The future book writer will find a lot of inspiration in this oeuvre from Thomas & Thomas. The chapters include several guidelines, questions, lists like objections or mistakes to avoid and a range of case studies. The summaries at the end of each section provide key points to remember and a skill challenge where readers state their chosen direction to apply in daily life. Especially the ongoing mirror of the buyer’s view adds a psychological element to allow the readers applying the learning onto concrete situations they are facing with their clients.
Tom and I had lunch one day and talked about the types of questions we were receiving during meals or drinks when we facilitated various sales methodology courses. Many of the questions we received weren’t about the methodology programs we were facilitating. Instead they were about specific sales challenges that the sales representative was experiencing and that were frustrating them. As an example, how do I understand and align to my customers buying process? How do I resuscitate a stalled sales opportunity? How do I sell to risk adverse buyers? We decided to write a book about these types of sales challenges that are encountered daily by sales professionals. Between this book “Buyer Cantered Selling” and our first book “The Sellers Challenge” we have covered the majority of challenges or obstacles that frustrate sales professionals.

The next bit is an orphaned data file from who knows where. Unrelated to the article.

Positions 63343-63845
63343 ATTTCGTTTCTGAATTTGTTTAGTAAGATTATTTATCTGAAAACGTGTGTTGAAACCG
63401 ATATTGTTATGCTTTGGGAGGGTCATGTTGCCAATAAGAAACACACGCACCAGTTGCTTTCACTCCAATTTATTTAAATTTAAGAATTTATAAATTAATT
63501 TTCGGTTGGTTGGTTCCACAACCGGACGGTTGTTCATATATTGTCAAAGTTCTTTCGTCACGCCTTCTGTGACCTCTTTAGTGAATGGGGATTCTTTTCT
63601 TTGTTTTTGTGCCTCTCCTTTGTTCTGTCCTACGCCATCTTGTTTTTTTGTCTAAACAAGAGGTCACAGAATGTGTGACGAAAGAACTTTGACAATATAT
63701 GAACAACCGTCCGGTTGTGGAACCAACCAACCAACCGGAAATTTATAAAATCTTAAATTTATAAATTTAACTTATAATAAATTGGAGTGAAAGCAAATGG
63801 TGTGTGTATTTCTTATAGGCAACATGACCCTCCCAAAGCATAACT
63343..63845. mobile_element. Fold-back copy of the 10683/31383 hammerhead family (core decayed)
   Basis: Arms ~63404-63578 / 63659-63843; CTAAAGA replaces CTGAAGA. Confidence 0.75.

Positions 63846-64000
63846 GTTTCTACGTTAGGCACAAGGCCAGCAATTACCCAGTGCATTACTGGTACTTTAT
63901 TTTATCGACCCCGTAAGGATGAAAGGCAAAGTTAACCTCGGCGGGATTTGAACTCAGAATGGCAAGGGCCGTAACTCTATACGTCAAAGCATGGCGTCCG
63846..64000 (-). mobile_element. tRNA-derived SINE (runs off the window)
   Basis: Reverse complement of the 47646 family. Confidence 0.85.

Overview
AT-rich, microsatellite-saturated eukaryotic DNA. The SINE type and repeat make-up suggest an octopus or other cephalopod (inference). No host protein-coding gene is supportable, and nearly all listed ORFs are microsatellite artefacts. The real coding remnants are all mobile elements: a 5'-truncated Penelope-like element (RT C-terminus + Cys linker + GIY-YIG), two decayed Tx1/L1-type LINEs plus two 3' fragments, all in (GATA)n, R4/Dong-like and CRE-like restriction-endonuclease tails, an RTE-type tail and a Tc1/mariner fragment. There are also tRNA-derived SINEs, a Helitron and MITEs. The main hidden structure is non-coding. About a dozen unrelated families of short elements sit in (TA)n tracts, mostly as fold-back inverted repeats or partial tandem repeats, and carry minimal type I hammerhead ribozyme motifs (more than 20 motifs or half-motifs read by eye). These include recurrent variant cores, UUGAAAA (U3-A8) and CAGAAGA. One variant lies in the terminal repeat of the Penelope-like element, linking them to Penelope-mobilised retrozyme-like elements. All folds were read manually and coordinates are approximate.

About three years total. We wrote “Buyer Centered Selling” and “The Sellers Challenge” simultaneously. We published them a year apart and separately.
3. How did you perform the research to create the practical content?
Before we wrote each chapter, we researched everything that we could find on the topic. We read most of the sales books, a plethora of blogs and watched a lot of YouTube videos.
It was tough to stop writing and say “This is the finished product, let’s publish it”. We were learning something new every day so there was a tendency to continually want to revise a chapter and add more information or add an additional table, Addendum etc.
Writing is invigorating but hard work. It takes time and effort. I would also add that Marketing the book has been harder and taken more time than writing the book.
It’s allowed us to be invited on podcasts, meet the authors who have been our mentors and who provide us with inspiration, and it’s created a nice spike to our business. We still prospect aggressively but with this book and our first book “The Sellers Challenge” being available more people know about us and contact us by phone and E-Mail. It’s a great feeling when prospects contact you.
My advice would be to do it. Don’t procrastinate. I talk to people every day who say I’d like to write a book, or I have been writing a book for “X” years but still have a lot of work to do to complete it. Start with an outline and commit to writing for a certain amount of time each day. Make it a discipline and get your thoughts on paper. Don’t worry about making it perfect. You will go through several revisions and will have time later to polish it.
Thomas Williams & Thomas Saine: “Buyer Centered Selling”, Scottsdale AR: Strategic Dynamics, August 2019, 978-1-948974-04-2 (Hardcover), ISBN 978-1-948974-05-9 (Paperback), ISBN 978-1-948974-06-6 (eBook) or Kindle
More about the authors: www.strategicdynamicsfirm.com